“Oh, very well. Sorry, Auntie, for m’ foul tongue.”
Isabella gave Daniel a gracious nod, while Mac turned another page of his newspaper. Cameron gave attention to his coffee and held out the cup for Bellamy to refill.
“What the devil are
doing here, Mac? And why is Isabella serving you breakfast instead of dropping you down the cistern?”
“My house burned down,” Mac said from behind his paper.
Mac folded his newspaper, slid it to Cam, and tapped an article. The banner read: “Conflagration at peer’s Mayfair home.”
“They’ve got that wrong,” Daniel said. “Uncle Mac’s not a peer. Only Uncle Hart is.”
“The reading public doesn’t care, my boy,” Mac said. “They just want to read about a fire at the house of an aristocrat.”
“What the hell happened?” Cameron demanded.
Mac explained while Cam listened in growing bafflement and anger. “You think whoever’s forging your paintings tried to burn you out? Why? Because you found out he was doing it? How did the bastard get inside your house at all? Beg pardon, Isabella.”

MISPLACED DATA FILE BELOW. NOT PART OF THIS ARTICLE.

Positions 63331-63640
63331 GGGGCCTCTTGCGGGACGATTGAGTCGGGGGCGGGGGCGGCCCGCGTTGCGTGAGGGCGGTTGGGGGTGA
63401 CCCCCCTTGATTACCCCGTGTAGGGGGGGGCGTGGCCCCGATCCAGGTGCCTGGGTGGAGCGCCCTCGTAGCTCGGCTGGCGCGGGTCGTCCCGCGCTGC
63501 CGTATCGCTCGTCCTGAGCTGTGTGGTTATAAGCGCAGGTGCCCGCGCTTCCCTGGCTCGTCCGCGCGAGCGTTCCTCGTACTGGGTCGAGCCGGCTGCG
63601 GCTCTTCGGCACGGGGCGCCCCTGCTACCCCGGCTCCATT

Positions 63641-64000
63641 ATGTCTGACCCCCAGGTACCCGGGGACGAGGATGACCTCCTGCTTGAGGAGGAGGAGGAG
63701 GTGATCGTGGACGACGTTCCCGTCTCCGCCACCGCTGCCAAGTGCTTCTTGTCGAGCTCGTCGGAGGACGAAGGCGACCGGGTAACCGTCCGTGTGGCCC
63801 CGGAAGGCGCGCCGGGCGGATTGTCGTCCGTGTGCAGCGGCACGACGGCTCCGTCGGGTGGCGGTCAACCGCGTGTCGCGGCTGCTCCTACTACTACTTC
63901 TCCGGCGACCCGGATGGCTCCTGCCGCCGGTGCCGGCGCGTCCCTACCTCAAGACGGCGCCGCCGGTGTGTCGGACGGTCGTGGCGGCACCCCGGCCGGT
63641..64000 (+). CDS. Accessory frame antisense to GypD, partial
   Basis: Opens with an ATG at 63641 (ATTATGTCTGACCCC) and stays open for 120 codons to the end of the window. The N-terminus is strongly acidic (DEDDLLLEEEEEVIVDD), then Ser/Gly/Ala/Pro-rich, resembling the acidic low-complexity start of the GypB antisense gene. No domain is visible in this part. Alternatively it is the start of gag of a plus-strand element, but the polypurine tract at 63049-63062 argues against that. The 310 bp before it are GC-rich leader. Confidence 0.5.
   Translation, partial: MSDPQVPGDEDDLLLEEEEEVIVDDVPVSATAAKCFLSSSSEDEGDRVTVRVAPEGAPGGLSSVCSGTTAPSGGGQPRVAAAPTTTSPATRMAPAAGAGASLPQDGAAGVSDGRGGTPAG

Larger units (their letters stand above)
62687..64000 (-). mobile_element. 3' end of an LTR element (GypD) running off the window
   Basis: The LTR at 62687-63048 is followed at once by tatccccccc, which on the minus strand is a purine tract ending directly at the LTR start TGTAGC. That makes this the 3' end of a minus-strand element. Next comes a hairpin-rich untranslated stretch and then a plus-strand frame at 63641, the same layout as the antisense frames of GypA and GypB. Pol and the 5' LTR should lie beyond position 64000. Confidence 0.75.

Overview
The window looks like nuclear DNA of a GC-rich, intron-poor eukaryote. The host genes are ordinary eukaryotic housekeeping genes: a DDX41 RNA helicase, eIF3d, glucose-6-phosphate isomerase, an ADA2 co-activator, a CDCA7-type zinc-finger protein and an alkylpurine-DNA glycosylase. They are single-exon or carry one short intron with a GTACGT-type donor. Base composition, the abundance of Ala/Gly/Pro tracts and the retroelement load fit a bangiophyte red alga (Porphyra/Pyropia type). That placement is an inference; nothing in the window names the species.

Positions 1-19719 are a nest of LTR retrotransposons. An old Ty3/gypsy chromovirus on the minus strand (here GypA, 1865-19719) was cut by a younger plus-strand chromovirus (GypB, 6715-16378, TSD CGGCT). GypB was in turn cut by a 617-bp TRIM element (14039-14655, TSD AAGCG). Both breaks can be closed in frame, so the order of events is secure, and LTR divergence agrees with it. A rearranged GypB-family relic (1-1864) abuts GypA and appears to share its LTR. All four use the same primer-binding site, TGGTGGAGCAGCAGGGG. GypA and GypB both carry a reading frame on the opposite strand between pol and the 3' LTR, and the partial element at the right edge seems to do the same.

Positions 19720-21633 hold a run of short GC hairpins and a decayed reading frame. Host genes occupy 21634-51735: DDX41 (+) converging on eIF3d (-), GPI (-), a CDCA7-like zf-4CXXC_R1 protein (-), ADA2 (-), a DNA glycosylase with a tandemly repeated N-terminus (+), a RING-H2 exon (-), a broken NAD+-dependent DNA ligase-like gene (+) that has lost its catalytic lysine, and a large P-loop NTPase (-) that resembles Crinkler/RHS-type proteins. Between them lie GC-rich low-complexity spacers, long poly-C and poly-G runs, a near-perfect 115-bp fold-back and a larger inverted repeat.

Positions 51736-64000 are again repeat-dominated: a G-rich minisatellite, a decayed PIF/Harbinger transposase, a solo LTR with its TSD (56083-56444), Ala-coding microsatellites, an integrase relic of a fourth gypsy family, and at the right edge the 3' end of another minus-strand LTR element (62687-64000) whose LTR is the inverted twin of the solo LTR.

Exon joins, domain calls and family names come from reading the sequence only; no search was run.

Mac shrugged. “My front door stood unlocked much of the day. I have a footman stationed at the door, but I imagine he’d have had to relieve himself at some point.”
“Or he let in the culprit himself,” Cameron suggested.
“I’d be surprised; he’s loyal. I plan to quiz him, but I’m letting my servants sleep this morning. They had a bad night.”
“Bellamy isn’t sleeping.” Isabella looked pointedly at the former pugilist who remained hovering nearby with the coffeepot.
“He refused,” Mac said. He shot Bellamy a severe look, which Bellamy blandly returned. “He seems to think I’ll be struck down by an assassin if he lets me out of his sight.”
“Could be.” Cameron shoved his plate away and wiped his mouth on a napkin. He took another long drink of coffee and clattered the cup to the saucer. “You’ll be safe enough here, Mac, with Bellamy and Isabella’s household looking after you.”
Mac slanted a smile down the table at Isabella. “Exactly what I thought.”
“I’m certain the Langham will suit your needs much better,” Isabella said coolly.
Cameron shook his head. “Hotel’s full up. Heard the manager say it this morning.”
If Cameron had been back to the hotel that morning, Isabella would eat her silverware. “Hart keeps his house open and ready at all times,” she pointed out.
The brothers looked at each other, wordlessly trying to figure out how to refute her argument. Daniel grinned. “
stay in Hart’s house.”